DIY Home Grooming Guide, Part 1a: Getting Started

This article is Part 1a of Stress-Free Pet’s Do-It-Yourself Home Grooming Guide.

Our approach to in-home grooming is not going to modify your pet’s behavior in a day, a week or even a month. However, most pets will respond positively to small steps relatively quickly. Expect delays in progress, backsliding, and sessions that just don’t go well. Remember that since you live with your pet, you’re the one person who can take the time they need.

This cat is getting a "smelltroduction" to their clippers.

This cat’s getting a “smelltroduction” to their clippers.

Set aside time to accustom your pet to grooming tools. Don’t expect to get a lot of grooming done.  Every encounter with grooming tools must be positive. This might mean that you lay your nail clipper on the floor and lure your pet with food to accustom it to the clippers as a non-threatening object. Gradually, the goal is to associate grooming tools with positive experiences to the point where your pet will accept being touched, its nails being clipped and various parts of its body being handled.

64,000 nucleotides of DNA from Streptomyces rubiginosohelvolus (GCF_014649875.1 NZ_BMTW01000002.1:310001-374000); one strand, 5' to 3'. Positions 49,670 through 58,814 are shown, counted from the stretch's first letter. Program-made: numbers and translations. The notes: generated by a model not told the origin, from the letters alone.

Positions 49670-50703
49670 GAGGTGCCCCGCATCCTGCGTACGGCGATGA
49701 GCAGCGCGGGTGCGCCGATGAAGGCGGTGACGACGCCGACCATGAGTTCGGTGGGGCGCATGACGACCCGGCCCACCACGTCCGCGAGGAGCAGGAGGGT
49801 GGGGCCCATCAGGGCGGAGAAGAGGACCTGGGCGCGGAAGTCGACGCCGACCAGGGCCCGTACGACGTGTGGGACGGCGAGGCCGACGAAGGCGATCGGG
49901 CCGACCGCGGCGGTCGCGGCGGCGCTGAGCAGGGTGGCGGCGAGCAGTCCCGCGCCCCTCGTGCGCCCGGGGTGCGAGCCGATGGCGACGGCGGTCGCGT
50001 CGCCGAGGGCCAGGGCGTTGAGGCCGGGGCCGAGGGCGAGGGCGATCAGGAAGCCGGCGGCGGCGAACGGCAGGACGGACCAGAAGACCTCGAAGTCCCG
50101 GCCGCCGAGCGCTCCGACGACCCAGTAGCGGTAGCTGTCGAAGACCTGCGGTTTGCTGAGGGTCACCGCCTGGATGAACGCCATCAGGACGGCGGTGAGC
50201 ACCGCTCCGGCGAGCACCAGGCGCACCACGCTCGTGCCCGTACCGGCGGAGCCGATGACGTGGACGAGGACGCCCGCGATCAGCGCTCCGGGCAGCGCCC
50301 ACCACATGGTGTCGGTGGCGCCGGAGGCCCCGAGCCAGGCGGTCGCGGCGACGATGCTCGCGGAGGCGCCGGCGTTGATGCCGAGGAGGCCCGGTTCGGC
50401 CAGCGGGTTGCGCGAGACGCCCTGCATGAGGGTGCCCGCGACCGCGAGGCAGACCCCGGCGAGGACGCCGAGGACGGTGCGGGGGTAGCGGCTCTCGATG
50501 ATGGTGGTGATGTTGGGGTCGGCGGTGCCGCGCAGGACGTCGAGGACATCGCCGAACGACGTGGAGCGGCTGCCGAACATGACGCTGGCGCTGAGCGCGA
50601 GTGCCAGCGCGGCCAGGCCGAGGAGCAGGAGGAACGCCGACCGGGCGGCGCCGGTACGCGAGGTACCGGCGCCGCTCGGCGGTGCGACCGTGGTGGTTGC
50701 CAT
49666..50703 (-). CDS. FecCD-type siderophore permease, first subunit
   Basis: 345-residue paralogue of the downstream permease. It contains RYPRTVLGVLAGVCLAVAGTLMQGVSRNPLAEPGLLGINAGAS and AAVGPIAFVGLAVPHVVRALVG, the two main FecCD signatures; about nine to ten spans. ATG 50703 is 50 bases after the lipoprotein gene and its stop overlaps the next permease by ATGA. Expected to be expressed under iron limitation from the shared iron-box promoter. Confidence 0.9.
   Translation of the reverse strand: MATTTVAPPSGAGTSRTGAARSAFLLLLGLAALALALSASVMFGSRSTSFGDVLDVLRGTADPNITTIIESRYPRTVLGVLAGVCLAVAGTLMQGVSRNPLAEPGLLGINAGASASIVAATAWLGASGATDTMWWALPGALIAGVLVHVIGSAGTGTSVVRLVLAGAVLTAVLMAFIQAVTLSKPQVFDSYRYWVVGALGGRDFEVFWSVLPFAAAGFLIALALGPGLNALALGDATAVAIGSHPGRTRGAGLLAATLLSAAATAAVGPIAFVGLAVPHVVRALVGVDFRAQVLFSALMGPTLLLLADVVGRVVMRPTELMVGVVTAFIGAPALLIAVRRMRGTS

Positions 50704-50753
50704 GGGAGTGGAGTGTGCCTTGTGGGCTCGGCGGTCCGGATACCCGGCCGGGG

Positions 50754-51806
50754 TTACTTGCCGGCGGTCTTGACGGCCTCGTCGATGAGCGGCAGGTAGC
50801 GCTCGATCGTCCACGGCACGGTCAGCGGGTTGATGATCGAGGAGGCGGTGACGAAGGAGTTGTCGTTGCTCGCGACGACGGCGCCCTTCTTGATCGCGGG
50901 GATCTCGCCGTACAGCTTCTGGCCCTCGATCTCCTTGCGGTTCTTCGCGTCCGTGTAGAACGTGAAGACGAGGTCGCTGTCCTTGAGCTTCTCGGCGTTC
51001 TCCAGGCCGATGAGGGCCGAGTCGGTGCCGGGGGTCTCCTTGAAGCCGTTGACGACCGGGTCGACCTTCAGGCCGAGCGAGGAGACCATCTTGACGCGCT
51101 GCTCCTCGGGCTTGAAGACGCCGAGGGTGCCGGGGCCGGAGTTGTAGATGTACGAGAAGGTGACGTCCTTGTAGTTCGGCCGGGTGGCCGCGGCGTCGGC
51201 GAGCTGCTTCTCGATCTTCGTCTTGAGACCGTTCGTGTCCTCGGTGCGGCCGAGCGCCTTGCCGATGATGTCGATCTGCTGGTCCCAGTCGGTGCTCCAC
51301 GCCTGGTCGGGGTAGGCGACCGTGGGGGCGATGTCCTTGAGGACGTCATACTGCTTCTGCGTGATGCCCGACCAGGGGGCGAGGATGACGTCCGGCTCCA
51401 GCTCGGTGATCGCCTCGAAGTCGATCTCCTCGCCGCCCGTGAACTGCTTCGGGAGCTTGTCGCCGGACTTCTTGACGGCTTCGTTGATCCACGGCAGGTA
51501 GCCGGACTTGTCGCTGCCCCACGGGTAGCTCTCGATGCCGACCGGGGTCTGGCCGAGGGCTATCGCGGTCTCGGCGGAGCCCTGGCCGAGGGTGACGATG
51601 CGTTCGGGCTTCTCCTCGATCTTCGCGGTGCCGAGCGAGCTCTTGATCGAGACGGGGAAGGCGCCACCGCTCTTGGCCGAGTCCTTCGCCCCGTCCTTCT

To reduce stress, avoid or eliminate any grooming tools that emit sharp or vibrating noise. You may find that scissors and combs will serve to keep your pet’s coat neat once you get used to handling them with greater skill and experience. There are also great silent grooming solutions like FURminator (for removing the undercoat) and Scaredy Cut, the Silent Clipper. You may never need to go back to vibrating clippers and, if so, you have just removed a stressor from your pet’s life.

  • Recognize that reconciling a pet to in-home grooming requires time and patience – don’t hold your pet down to groom them in one session
  • Every pet is different; one pet may progress faster or slower than another
  • Make time to work with your pet. Even ten minutes a day can make a huge difference.
  • Remove grooming tools that stress your pet.

Julie MacTire is a writer devoted to the world of dogs. She also writes a blog (shibainus.ca) about her adventures with her Shiba Inu, Tierce, and is a supporter of many pet welfare organizations.

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